A couple of weeks ago I started having some pain on the right side of my throat, along with difficulty eating. As time went on, I started also having pain in my right ear. The pain became greater and greater, and so did the difficulty eating. Because I've had an abscessed tooth before, I just "knew" that this was a tooth problem. So, off to the dentist I went yesterday. I let him know that he needed to get this tooth out of my head because it was causing excruciating pain. I even was convinced that I knew which tooth was the culprit! As I was explaining to him what was going on he said, "Your tooth isn't going to cause all that". Well, in spite of his almost 30 years of experience I just "knew" he was wrong. While he was examining me he told me to open wide and say, "Ahhhhh", which I found strange and yet another sign of my dentist clearly being delusional. Then he told me, "Girl, that's not your tooth, you have strep throat". After I proceeded to argue with him a little bit more, he sent me on my way with a prescription for an antibiotic and a pain medication. Because I was so insistent it really was my tooth, he said, "Well, this is going to clear everything up, but if not I guess just come back." So, upon waking up this morning, wouldn't you know it, my symptoms are somewhat better.
Sad to say, I have often done the same thing in my life with things not related to my teeth or throat! How many times have I had a situation where I just "knew" the answer only to find out how very wrong I was? Seems like I'm often in need of a second opinion, whether it's from the Lord, or a brother or sister who can see things more clearly than me.
Specifically, I have often been in need of a second opinion when it has come to my recovery. For years I stumbled through my addiction. About 23 years to be exact. I had my own way of dealing with things, and my own diagnosis. My diagnosis was that I must just have an unusually high sex drive (especially for a female), and the way to fix it was to just try harder. Yeah, my remedy and diagnosis were so spot on that it kept me "sick" for 23 years.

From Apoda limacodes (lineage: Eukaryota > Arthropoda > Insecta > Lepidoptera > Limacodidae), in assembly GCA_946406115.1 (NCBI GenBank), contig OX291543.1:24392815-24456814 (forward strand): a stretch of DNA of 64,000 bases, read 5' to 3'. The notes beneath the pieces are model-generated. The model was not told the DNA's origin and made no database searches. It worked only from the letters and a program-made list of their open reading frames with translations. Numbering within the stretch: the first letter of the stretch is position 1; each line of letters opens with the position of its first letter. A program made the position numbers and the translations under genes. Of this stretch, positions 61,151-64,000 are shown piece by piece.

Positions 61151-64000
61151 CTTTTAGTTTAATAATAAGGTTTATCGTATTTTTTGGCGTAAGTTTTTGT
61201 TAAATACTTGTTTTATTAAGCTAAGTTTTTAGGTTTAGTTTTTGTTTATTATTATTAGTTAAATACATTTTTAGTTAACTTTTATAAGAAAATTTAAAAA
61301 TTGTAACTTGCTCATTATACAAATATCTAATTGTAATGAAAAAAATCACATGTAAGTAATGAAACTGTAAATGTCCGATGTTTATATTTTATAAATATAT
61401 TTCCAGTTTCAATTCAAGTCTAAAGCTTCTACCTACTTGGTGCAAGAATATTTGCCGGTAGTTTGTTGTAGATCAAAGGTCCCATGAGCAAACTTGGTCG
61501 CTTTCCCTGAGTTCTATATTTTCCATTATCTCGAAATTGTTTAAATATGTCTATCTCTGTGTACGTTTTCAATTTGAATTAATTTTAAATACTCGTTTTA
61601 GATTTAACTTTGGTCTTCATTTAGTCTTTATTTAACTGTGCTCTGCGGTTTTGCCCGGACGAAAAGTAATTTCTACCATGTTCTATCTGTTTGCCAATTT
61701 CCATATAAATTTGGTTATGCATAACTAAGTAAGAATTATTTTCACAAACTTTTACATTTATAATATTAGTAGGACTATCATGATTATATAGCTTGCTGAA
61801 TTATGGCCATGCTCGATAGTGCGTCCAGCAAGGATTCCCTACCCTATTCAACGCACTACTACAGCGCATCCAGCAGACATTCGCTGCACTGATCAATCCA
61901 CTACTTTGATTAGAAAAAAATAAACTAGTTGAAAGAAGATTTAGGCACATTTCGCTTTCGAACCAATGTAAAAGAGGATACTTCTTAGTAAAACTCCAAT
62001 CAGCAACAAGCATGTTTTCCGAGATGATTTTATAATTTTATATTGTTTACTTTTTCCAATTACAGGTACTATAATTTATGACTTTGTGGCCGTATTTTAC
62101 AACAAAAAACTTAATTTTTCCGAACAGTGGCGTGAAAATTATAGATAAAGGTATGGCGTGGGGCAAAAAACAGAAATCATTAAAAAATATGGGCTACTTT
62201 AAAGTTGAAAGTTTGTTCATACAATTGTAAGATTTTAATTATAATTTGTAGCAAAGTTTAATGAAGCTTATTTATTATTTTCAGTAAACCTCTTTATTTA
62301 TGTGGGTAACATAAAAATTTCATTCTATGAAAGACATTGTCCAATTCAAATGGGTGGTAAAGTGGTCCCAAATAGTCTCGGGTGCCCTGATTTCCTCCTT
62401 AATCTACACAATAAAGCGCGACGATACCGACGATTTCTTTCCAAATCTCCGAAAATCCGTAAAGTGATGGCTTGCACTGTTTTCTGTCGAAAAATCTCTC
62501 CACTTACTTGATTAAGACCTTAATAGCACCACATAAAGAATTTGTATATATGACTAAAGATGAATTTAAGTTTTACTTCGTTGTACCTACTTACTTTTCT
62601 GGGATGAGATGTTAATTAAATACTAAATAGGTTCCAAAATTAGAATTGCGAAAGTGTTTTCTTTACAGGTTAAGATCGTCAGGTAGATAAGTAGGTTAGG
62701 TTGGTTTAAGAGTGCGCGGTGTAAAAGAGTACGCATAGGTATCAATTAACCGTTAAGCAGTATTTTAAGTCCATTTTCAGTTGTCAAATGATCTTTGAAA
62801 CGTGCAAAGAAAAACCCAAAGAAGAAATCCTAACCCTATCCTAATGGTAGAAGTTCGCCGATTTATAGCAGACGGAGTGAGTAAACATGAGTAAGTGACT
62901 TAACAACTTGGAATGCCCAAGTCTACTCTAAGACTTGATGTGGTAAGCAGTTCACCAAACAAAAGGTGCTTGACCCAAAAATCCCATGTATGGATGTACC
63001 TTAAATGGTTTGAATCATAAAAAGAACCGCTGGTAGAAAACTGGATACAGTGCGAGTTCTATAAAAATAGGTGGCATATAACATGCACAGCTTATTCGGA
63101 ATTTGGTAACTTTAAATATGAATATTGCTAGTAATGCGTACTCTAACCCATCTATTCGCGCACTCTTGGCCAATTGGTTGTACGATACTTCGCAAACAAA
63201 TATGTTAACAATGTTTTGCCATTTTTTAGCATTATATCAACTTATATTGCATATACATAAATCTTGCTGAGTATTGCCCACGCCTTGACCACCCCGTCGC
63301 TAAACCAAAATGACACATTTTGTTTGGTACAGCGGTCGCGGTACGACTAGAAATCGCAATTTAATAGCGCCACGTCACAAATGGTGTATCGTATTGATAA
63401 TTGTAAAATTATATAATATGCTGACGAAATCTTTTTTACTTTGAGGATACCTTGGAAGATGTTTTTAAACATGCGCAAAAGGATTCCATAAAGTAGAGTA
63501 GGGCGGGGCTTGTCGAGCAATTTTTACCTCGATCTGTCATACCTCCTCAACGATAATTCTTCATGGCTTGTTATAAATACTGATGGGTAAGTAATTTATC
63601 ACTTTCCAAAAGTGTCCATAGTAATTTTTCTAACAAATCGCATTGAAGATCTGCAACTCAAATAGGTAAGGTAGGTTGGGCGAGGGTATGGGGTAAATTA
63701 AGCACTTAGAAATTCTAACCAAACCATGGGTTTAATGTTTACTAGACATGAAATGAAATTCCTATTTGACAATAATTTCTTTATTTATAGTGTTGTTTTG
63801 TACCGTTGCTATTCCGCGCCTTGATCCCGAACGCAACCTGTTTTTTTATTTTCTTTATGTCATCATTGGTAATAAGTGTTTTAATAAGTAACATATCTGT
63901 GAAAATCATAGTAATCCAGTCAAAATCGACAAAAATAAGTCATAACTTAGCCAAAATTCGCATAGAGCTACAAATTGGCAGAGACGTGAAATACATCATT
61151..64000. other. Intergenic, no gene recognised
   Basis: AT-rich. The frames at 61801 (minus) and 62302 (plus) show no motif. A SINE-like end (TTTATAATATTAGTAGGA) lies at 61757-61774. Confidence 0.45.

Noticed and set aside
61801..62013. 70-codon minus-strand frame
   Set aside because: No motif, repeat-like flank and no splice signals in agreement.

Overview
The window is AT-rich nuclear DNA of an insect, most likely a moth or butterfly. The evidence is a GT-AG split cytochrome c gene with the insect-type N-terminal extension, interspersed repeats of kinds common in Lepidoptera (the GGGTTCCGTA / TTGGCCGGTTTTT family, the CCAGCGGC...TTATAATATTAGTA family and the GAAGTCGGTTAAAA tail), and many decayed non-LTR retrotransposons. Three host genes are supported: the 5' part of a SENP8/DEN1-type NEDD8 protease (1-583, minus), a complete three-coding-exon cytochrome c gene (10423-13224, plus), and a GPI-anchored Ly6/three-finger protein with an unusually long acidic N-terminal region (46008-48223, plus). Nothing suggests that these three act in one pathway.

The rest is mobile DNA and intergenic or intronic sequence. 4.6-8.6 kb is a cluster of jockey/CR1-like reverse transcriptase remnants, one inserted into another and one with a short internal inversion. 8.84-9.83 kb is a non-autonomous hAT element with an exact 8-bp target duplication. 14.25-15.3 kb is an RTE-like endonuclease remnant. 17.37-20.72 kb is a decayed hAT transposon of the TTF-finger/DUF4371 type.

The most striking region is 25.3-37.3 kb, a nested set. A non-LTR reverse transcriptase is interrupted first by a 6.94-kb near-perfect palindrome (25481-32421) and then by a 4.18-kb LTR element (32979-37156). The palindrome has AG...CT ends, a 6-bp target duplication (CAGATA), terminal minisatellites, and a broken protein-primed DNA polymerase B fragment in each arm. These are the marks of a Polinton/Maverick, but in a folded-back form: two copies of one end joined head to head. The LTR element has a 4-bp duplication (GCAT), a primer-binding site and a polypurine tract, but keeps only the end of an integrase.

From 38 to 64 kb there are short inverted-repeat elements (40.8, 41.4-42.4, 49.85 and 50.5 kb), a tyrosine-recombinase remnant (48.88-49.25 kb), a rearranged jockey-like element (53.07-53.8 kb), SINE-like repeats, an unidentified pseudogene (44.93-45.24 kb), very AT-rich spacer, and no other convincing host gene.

Finally, when I realized that I just wasn't getting free, in desperation I shared my struggle with a lady from my church. Neither one of us really knew what we were doing, but God was faithful to lead and guide, and she came up with the idea of being accountable. I then went on a fast, and God led me to a ministry in California that deals in sexual addiction issues where I began counseling. On more than one occasion my counselor told me, "You may not understand now what I'm saying, or why I'm giving this advice, but if you trust and continue walking you will be free." Well, he was right. I often didn't understand the advice, but I chose to listen and finally set aside my arrogance and let someone who is farther down the road from me speak into my situation. What he also was right about was that in trusting I did find freedom. In less than a week I will have my 11 year anniversary of being free. I didn't realize at the time that what I diagnosed as "simply being too horny" was actually a God given need for relational intimacy. My remedy of "trying harder" didn't work because a God given need requires a God given solution: being relational.
I wish I could say that I don't still struggle with this disease of self-diagnosis. As someone who has been free for 11 years, and now helps others I sometimes forget that I am still broken and susceptible to falling. At times I will let my accountability slide, making excuses and telling myself, "You are just fine, you don't need that anymore." LIES, LIES, LIES! This whole strep throat incident has served as a wonderful reminder to me that a second opinion is always in order. I hope it serves as the same reminder to you as well.
Kimberly ~ Counselor, speaker, teacher, author and most importantly broken but beloved daughter of Jesus.